We have found that to avoid the PCBs, the metal mask requires periodic washing steps. Typically, cleaning liquids that clean metal masks are 100% isopropyl alcohol (IPA). However, these cleaning liquids are excessively consumptive due to their high volatility and is not possible to completely remove solder residue from metal masks using 100% IPA cleaning liquids after the solder printing processes. The solder residue in the holes of the metal masks keeps the newly applied solder cream from smoothly passing through the holes. This could lead to poor PCBs having such defects as short circuits, insufficient circuits, lifted circuits, etc., particularly using these 100% IPA cleaning liquids, the above adverse results occur more frequently in the first process PCB just after washing the masks.
When the 100% IPA cleaning liquid is used for washing the metal masks, the solder penetration through the metal masks to the first process PCB is inferior to the subsequently processed PCBs. Only 50% of the holes in the metal masks are in good condition. As the solder printing process progresses, the rate of the poor PCBs decreases but after five or six solder printing processes, the rate of the poor PCBs again increases. In other words, using the previously used cleaning liquids causes a problem such as a high rate of poor PCBs and requires washing steps of the metal masks every five uses of the metal mask. Moreover, there is another problem due to uneven surfaces of the PCBs due to the solder residue after the solder printing process.
Accordingly it is an object of the invention to enhance print consecutiveness and provide even solder printed surfaces of PCBs without such defects as short circuits, insufficient circuits and lifted circuits by using the cleaning liquids of isopropyl alcohol and fluorine-based surfactant instead of the a pure IPA cleaning liquid, the mixed cleaning liquids exhibiting enhanced washing performance and extended washing period.
To achieve the above object, the present invention comprises by weight 95-99% IPA and 1-5% fluorine-based surfactant.
The method to clean metal masks using the cleaning liquid of the invention includes three washing steps. They are a pre-process washing step carried out before solder printing process, an in-process washing step carried out at least once during the solder printing process after producing a predetermined number of PCBs and a post-process washing step carried out after completing the last solder printing process for storage purposes.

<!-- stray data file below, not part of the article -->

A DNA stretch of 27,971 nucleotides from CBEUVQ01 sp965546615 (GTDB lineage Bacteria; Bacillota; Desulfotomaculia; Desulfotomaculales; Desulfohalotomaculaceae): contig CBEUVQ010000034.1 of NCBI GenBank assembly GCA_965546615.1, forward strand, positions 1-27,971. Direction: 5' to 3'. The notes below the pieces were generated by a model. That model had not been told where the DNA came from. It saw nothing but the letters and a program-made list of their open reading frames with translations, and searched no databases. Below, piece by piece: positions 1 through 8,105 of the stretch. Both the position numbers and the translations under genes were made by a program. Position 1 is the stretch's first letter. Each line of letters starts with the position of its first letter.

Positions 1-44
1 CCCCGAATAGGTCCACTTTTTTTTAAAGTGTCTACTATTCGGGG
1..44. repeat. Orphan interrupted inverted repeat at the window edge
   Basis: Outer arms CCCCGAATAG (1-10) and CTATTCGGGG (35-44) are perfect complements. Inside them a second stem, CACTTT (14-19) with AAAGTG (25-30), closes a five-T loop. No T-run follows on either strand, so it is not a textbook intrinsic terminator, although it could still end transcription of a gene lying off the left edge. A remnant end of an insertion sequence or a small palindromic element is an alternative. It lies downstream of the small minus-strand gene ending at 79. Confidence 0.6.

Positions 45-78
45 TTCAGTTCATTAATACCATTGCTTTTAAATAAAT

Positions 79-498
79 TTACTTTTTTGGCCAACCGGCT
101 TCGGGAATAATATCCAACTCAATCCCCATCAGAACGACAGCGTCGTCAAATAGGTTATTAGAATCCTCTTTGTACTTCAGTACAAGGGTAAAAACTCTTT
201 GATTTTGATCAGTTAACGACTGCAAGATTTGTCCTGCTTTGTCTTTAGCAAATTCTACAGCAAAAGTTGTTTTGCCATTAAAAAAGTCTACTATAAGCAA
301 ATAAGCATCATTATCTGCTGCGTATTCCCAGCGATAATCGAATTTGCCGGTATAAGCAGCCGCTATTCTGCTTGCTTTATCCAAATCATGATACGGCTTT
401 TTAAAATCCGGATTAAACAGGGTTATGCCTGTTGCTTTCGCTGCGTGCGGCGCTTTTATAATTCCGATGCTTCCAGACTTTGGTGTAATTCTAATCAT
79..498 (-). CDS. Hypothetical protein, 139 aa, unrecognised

The cleaning liquid of the invention may be used in three types of mixtures consisting of different proportions of IPA and fluorine-based surfactant for the above three steps respectively and may be also used in one type of mixture over the three steps.
The object, features and advantages of the present invention will be apparent from the following description of a preferred embodiment thereof and from the accompanying drawings.
A more complete appreciation of the invention, and many of the attendant advantages thereof, will be readily apparent as the same becomes better understood by reference to the following detailed description when considered in conjunction with the accompanying drawings in which like reference symbols indicate the same or similar components, wherein:
FIG. 1 shows a frame including a metal mask used in surface mounting technology;
FIG. 2 is a perspective view showing the simplified structure of an automated surface mounting apparatus 30 where the frame 20 shown in FIG. 1 is positioned;
FIG. 3 is a schematic diagram showing the solder cream applying process on PCBs with a metal mask positioned;
FIG. 4 is a flowchart showing the procedure of the solder printing process to PCBs;
FIG. 5 is a graph showing the washing period and the yield when 100% IPA is used as a cleaning liquid;
FIG. 6 is a graph showing the washing period and the yield when the cleaning liquid C is used as a cleaning liquid; and
FIG. 7 is a flowchart showing the process of surface mounting technology when a mixture of IPA and fluorine-based surfactant is used for cleaning metal masks.